The Full Court of the Tasmanian Supreme Court has recently examined if a duty of care is owed by owners and licensees of a licensed premises to patrons who have become intoxicated at the premises.
Mr Scott attended the Tandara Motor Inn ("the hotel") at Triabunna after work on 24 January 2002. At the hotel, he heard rumors about police manning a breathalyser unit in the area. The licensee of the hotel, Mr Kirkpatrick, agreed that Mr Scott could store his motorcycle in the hotel storeroom and believed that Mr Scott would arrange for his wife to collect him later that evening. Mr Kirkpatrick was provided with the keys to the motorcycle for safe-keeping.
Mr Scott arrived at the hotel at around 5.15 pm and commenced drinking at 5.30 pm. He consumed seven or eight cans of Jack Daniels and cola and was refused service at around 8 pm. At that point in time, Mr Kirkpatrick asked Mr Scott for his wife's telephone number so that he could arrange for her to collect Mr Scott. Mr Scott responded angrily, declined to give the telephone number and swore at Mr Kirkpatrick. Shortly after, Mr Scott asked Mr Kirkpatrick for his motorcycle keys. Mr Kirkpatrick asked him whether he was "right to ride" a number of times and Mr Scott maintained that he was fine. Mr Kirkpatrick then released the motorcycle keys and motorcycle to Mr Scott.
Mr Scott left the hotel riding his motorcycle around 8.20 pm. At about 8.30 pm he collided with a guardrail of a bridge and was killed. He had a blood alcohol concentration of 0.253 grams at the time of his death.
2. Trial Decision
Proceedings were brought against the hotel and Mr Kirkpatrick by Mr Scott's widow. At first instance, court decided that there was no duty of care owed by defendants to prevent harm to Mr Scott caused by his intoxication.
The trial judge followed the High Court authority of Cole –v– South Tweed Heads Rugby League Football Club Limited (2004) 217 CLR 469. In that case, Gleeson CJ and Callinan J held that there was no general duty to take reasonable care to protect patrons against risks of physical injury resulting from consumption of alcohol. However, it was also noted that there may be exceptional cases in which the supplier of alcohol may come under a duty to take reasonable care to protect such persons. The trial judge found that this was not an exceptional case where a duty of care should be inferred.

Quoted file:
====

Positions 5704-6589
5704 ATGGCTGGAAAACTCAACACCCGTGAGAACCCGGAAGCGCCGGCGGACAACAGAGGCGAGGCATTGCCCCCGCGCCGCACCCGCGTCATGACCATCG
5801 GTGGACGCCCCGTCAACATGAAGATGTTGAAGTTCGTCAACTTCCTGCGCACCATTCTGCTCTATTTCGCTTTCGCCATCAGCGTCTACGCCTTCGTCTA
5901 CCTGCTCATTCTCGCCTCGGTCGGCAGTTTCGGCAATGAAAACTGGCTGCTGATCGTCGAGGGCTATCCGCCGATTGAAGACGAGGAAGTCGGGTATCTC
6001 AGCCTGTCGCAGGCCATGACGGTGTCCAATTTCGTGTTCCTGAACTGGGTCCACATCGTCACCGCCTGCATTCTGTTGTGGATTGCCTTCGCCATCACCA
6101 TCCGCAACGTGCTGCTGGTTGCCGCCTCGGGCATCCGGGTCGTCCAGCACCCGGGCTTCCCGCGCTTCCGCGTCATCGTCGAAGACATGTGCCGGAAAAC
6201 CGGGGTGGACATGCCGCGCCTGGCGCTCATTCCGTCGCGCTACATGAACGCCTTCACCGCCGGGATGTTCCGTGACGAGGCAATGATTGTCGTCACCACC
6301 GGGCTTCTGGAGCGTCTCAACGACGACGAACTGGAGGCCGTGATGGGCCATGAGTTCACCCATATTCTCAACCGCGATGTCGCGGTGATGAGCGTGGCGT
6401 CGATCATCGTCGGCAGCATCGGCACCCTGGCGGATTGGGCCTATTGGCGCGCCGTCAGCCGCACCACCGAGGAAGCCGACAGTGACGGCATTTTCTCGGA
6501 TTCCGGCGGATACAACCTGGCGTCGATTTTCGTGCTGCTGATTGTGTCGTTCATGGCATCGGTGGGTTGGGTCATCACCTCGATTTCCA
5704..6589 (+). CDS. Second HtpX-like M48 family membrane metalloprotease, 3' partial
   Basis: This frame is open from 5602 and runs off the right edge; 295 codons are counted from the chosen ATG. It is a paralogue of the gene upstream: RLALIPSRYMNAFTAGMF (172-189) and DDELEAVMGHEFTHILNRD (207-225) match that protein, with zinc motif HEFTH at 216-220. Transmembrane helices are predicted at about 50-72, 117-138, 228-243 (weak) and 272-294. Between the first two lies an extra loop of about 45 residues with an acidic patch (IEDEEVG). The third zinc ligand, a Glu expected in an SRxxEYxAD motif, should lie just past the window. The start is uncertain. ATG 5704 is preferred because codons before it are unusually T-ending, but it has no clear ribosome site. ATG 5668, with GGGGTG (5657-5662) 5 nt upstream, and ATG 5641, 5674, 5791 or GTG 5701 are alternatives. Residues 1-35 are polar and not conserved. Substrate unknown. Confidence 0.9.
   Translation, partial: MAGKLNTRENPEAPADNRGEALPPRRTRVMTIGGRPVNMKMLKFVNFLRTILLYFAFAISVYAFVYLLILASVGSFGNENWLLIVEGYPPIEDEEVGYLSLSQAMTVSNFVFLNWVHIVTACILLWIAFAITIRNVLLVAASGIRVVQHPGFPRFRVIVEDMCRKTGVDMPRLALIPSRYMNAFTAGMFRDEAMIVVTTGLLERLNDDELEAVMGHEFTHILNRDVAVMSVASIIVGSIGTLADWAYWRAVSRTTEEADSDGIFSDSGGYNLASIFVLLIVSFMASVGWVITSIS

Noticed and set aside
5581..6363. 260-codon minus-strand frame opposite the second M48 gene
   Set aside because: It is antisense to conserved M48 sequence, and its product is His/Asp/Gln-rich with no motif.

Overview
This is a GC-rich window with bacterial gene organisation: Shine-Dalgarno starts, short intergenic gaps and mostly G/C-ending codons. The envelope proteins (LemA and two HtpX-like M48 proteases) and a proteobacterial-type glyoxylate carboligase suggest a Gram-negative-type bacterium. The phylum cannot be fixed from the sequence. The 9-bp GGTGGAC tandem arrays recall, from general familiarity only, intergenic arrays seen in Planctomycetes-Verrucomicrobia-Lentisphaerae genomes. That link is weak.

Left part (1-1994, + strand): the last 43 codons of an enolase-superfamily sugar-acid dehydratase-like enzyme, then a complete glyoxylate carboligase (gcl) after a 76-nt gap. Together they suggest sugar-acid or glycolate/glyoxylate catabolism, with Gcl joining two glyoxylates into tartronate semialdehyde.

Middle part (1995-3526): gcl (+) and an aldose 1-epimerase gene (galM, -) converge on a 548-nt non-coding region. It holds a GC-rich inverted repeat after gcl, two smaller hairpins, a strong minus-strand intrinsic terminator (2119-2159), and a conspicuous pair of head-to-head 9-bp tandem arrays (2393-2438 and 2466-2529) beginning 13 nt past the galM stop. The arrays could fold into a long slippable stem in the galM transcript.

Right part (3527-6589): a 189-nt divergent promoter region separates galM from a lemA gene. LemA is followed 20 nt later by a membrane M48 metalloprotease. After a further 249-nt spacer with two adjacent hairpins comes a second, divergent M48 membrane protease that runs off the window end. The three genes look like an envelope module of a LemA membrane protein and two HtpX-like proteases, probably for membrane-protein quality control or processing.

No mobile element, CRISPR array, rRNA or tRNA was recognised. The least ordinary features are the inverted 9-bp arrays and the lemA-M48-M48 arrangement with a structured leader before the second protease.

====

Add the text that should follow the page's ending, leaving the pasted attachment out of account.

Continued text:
3. Appeal Decision
The Full Court of the Tasmanian Supreme Court overturned the trial judge's decision 2:1. Evans and Tennent JJ found, in separate judgments, that there was no general duty of care owed by hotels, but in the specific circumstances of this case, a duty should be imposed on Mr Kirkpatrick and through him the hotel. Crawford CJ dissented.
Evans J distinguished the facts of this case from those in Cole. Evans J reasoned that the irresponsibility displayed by Mr Scott in asking for the keys to the motorcycle soon after he had responded aggressively at the proposition of telephoning his wife must have "compounded Mr Kirkparick's concern about the level of Mr Scott's intoxication." His Honour found that "a reasonable person in the position of Mr Kirkpatrick would have foreseen that if he failed to do something to deflect Mr Scott from riding the motor cycle from the hotel that night, there was a risk that Mr Scott would suffer injury and that risk was not far-fetched or fanciful". Furthermore, Mr Kirkpatrick was in a position where he could have delayed Mr Scott's departure because he had the keys to the storeroom and the motorcycle. His Honour stated that "[p]lainly, as with any relationship that gives rise to a duty of care, the scope of the duty that arises from the relationship between a hotelier who provides alcohol and a patron, may be extended by the particular circumstances of the case".
Tennent J also distinguished the circumstances of the case from Cole. His Honour noted that "there can be no doubt, based simply on what he served Mr Scott, that Mr Kirkpatrick must have known, when he eventually refused service, that Mr Scott was over the legal limit to drive, and should not have been doing so." Tennent J went on to state: "Mr Kirkpatrick made a conscious decision to hand over both the bike and the keys knowing Mr Scott was inebriated and having stored his bike to protect against the eventuality of Mr Scott driving in that condition."
Crawford CJ in dissent found that Mr Kirkpatrick had done all that he reasonably could do in the circumstances. Mr Kirkpatrick had offered to ring Mrs Scott but, as this offer was rejected, no duty of care requiring Mr Kirkpatrick to do any more than he did should be imposed by the court.
While there is no general obligation to prevent inebriated patrons leaving and potentially harming themselves, this case indicates that there are circumstances in which owners and licensees of licensed premises can be held responsible for patrons who become intoxicated at the premises.
The defendants have applied to the High Court for special leave.
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